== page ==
Seafood is super quick to cook on the BBQ and a great way to enjoy tasty fish dishes with family and friends. It is versatile, easy and quick and there is very little chance of making people ill due to undercooking. Most seafood dishes on the BBQ take just minutes to cook and there is less chance of cross-contamination as people generally cook fish separately. Below are some top tips on how to cook fish on your BBQ.

Hot, hot , hot

Get your BBQ really hot! This will ensure your seafood cooks quickly and retains its natural juices and flavour. And make sure you brush it with a little oil to avoid things sticking!

Whole or fillet

There’s nothing tastier than barbecued whole fish or fillets – delicious and healthy!

Fork and flake

When fish is cooked the meat will flake easily with a fork and will appear opaque all the way through. If any part of the meat is still glossy and partially translucent then it's not done.


Marinade your fish for about 15-20 mins in the fridge before cooking with oils, lemon, herbs or spices to infuse your fish with some extra flavour.

Avoid sugary marinades or glazes, especially with thick fillets or whole fish, as the sugars can burn and turn bitter before the fish is fully cooked. You could also BBQ your fish on a bed of herbs - simply lay the herbs on, fish on top and cook as normal.

Turn once

Only turn your fish once as turning it back and forth will break it apart (and use a wide spatula). If you’re cooking a whole fish a grilling basket is a great tool to use. You can also get grilling trays which is useful for cooking flaky fish and fillets.

For small shellfish such as shrimp or scallops use metal or water-soaked wooden skewers or cook them in a grill basket. And you even get wood planks to use on your BBQ.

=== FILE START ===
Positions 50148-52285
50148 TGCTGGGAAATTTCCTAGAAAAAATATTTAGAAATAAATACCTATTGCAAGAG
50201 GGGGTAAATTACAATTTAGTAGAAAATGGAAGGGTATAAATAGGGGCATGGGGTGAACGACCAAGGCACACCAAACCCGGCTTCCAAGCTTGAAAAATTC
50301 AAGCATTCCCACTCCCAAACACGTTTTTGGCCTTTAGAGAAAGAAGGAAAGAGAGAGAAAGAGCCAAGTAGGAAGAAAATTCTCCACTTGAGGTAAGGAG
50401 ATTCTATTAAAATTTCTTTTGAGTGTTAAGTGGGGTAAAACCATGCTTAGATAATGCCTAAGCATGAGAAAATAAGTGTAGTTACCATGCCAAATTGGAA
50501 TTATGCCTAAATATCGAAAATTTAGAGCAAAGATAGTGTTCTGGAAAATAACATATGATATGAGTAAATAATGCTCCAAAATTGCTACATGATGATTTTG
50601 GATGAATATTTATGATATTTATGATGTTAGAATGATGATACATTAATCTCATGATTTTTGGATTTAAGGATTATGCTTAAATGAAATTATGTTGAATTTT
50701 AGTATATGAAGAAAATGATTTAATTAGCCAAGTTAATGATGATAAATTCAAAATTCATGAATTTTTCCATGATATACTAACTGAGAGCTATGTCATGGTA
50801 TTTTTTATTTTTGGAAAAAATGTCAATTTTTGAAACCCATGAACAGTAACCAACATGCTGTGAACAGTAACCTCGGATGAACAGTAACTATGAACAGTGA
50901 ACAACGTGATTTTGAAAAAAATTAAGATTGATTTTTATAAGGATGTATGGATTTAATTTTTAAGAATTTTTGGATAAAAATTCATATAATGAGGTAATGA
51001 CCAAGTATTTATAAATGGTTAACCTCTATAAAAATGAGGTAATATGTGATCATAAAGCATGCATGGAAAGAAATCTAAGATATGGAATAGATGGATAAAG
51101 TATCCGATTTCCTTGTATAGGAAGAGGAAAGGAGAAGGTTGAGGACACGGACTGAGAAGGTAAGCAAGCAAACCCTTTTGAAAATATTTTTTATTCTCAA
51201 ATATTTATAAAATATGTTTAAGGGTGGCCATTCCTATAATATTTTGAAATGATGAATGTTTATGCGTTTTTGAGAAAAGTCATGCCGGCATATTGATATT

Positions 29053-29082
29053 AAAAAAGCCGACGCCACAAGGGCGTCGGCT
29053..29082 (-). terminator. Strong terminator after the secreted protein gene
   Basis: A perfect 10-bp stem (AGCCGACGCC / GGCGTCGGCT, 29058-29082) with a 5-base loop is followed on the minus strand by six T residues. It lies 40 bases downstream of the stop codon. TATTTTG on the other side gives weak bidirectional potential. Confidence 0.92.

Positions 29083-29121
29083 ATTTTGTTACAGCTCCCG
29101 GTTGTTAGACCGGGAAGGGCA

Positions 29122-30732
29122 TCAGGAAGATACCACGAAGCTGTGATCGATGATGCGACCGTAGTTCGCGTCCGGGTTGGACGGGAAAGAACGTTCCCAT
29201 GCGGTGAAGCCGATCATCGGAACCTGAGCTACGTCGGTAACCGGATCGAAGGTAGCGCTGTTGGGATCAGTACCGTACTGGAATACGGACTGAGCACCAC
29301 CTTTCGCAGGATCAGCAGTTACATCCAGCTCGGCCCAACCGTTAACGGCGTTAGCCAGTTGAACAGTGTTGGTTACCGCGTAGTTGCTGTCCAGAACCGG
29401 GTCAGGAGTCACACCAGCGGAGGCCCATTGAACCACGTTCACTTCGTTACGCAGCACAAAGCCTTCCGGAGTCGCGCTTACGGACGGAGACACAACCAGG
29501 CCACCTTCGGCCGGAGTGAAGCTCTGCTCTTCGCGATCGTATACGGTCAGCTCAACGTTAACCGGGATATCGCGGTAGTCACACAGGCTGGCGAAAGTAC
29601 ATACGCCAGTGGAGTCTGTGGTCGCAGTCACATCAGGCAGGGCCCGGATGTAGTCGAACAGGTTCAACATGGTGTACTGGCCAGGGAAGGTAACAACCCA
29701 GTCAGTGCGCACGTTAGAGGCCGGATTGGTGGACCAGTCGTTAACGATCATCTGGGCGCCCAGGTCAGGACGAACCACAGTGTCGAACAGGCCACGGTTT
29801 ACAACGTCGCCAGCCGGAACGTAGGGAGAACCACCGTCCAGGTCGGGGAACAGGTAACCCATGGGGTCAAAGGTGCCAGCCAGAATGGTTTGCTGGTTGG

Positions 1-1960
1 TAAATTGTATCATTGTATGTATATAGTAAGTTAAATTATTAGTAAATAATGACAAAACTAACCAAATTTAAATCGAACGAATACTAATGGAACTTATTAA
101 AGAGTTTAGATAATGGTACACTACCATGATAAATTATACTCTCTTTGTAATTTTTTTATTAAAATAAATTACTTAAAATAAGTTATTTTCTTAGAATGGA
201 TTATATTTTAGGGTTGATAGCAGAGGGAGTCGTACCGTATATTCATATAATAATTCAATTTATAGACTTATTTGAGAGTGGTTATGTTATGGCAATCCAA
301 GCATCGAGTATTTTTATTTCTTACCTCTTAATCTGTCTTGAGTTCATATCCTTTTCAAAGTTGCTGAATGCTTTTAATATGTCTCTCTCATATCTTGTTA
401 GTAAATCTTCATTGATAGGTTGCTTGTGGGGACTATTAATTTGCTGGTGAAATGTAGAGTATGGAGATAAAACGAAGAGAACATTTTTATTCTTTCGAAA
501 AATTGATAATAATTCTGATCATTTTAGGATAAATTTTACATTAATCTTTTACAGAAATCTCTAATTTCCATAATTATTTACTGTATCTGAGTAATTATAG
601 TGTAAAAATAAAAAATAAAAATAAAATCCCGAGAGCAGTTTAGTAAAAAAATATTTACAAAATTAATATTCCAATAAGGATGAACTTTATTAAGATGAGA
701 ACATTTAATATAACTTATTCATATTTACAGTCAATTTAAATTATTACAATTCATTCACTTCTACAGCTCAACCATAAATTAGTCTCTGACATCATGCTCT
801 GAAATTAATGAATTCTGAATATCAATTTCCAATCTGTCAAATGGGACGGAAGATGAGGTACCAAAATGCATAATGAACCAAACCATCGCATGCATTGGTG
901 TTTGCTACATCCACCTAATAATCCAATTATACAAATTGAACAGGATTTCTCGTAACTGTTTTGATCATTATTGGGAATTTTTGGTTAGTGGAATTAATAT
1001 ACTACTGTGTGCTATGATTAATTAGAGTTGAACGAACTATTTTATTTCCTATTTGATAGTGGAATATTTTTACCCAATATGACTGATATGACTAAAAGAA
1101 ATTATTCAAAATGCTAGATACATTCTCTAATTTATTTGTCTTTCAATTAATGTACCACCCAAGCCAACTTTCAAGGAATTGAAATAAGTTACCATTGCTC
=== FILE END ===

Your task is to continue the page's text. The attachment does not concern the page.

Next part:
To grill shellfish in the shell, such as oysters, mussels and clams, place them directly on the hottest part of the grill. They're done when the shell opens. Discard those that don't open after about 5 minutes.

Lemon and butter

Add some fresh lemon juice and melted butter while you’re barbequing your fish - brush them on as you cook to add flavour and help keep the fish moist (remember butter does burn so keep an eye on it!).

Cooking time

A good rule of thumb is to cook your fish for 10 mins total per inch of thickness (measured at the thickest point.) So if you have a half inch thick fillet, grill it for 3 minutes on one side, then 2 mins on the other.

Evenly cut

Try and get a fish steak or fillet that is evenly cut to avoid thinner parts becoming dry before the thick is cooked. If you do have a steak/fillet that is uneven you can cut it, putting the thick half on to cook first and then, when it's about half cooked, put the thin half on.

Flat skewers

Flat skewers will stop the ingredients twisting round when you turn them, so that everything cooks evenly. Another great practical tip is to start and finish seafood kebabs with something firm, such as a piece of onion, to help hold the other ingredients in place.

Mackerel is great on the barbie

Throw a whole mackerel (or two) on the barbie – it’s chunky, succulent and great value for money. And don’t just stick to summer – what’s stopping you bringing back a taste of summer in the autumn? Mackerel is in season right up until the end of September so, if you get a nice day, fire up the barbecue then as well.